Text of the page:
Secondly when we are taking our first steps in faith then, much like baby taking its first steps, we need to put our hand in the hand of Jesus. To allow him to hold us, to lead us, to strengthen us.
There’s an old song that goes like this:
Put your hand in the hand of the man who stilled the waters.
Put your hand in the hand of the man who calmed the sea.
Take a look at yourself and you can look at the others differently.
By putting your hand in the hand of the man from Galilee
Lastly, with Jesus leading us we can do the seemingly impossible.
Nelson Mandela is credited with saying, “The impossible always seems impossible until it’s done.” Certainly, dismantling apartheid without a civil war in South Africa seemed impossible.
Today in our Gospel, Peter is setting out to walk on water. Certainly, if anything seems impossible, it’s got to be walking on water! Seeing the waves around him, Peter begins to lose his nerve and sink below the water. Jesus reaches out his hand and pulls him up.
When we set out to rebuild St Peter’s Church, many said it was impossible. It certainly felt impossible at times. The enormous sums of money. Trying to get agreement between all the stakeholders. Finding the right teams with the right skills: masonry, organ rebuilding, stained glass etc. It would have been easy to sink below the waves.
The next seemingly impossible task is to fill the new church! The seemingly impossible task before us is to make new Christians.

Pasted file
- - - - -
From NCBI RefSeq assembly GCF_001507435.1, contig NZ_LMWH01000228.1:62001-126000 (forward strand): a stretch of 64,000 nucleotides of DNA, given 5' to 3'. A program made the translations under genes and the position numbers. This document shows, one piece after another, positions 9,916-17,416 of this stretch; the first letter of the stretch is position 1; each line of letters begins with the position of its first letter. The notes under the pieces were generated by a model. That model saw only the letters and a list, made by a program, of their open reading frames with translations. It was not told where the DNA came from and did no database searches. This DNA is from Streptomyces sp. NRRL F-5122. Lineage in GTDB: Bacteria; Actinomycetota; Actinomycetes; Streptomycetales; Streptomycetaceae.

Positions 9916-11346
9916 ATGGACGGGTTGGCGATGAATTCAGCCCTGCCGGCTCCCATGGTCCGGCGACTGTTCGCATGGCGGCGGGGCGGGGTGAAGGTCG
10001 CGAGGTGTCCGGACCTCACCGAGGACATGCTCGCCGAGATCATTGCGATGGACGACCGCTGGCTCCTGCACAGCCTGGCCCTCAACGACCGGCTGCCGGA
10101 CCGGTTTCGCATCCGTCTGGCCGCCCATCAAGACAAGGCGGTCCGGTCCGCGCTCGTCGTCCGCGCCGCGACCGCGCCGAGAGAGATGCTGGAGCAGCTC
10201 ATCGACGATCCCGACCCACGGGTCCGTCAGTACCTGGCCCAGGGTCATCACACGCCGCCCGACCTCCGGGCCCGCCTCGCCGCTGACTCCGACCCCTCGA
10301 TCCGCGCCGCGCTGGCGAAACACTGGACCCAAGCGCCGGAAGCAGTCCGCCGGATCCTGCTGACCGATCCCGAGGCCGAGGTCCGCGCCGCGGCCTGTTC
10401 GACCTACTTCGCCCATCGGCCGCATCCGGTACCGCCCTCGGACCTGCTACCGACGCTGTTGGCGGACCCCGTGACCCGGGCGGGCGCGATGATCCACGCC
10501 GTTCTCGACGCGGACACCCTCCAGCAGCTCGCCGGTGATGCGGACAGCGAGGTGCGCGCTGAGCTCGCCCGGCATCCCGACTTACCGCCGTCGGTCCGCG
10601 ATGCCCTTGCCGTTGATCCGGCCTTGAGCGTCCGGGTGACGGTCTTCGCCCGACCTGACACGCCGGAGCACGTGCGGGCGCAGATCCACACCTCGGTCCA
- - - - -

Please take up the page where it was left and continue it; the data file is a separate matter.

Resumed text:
Like rebuilding the church physically, rebuilding the church with new people is going to take courage, it’s going to take vision, it’s going to take putting our hand into Jesus’ and being held and led and guided by him.
This is the most urgent task that faces us as church – to find and nurture new Christians. We used to operate under the Christendom paradigm. That is the idea that everyone in the community was a Christian and so all we needed to do to grow and green the church was to have really good worship and then the people would come. Today, of course, many have no idea who Jesus is, have never read the Bible and know nothing of God’s love for them. But trust me, this is a good thing. It’s easier to start with a clean slate than having half pie ideas about God. Many young people are fascinated about God, they want to hear more. If only we were ready to tell them.
This is the motivation of the growing in faith group that Peg is running. It is a place to explore faith and take those first steps with her guiding hand. The LYCIG course, we have 3½ of them operating and I would love to see many more start up.
So what have we learned?
Well as it turns out, we have learned heaps.
Jesus is always with us in the storms of life. We can find him especially in the still small voice of prayer. As we take our first steps (and our hundredth …) in faith we need to rest our hand in Jesus’ hand because he will hold us up. Lastly, what seems impossible, even reaching out to renew our congregation, we can do with Jesus at our side holding our hands.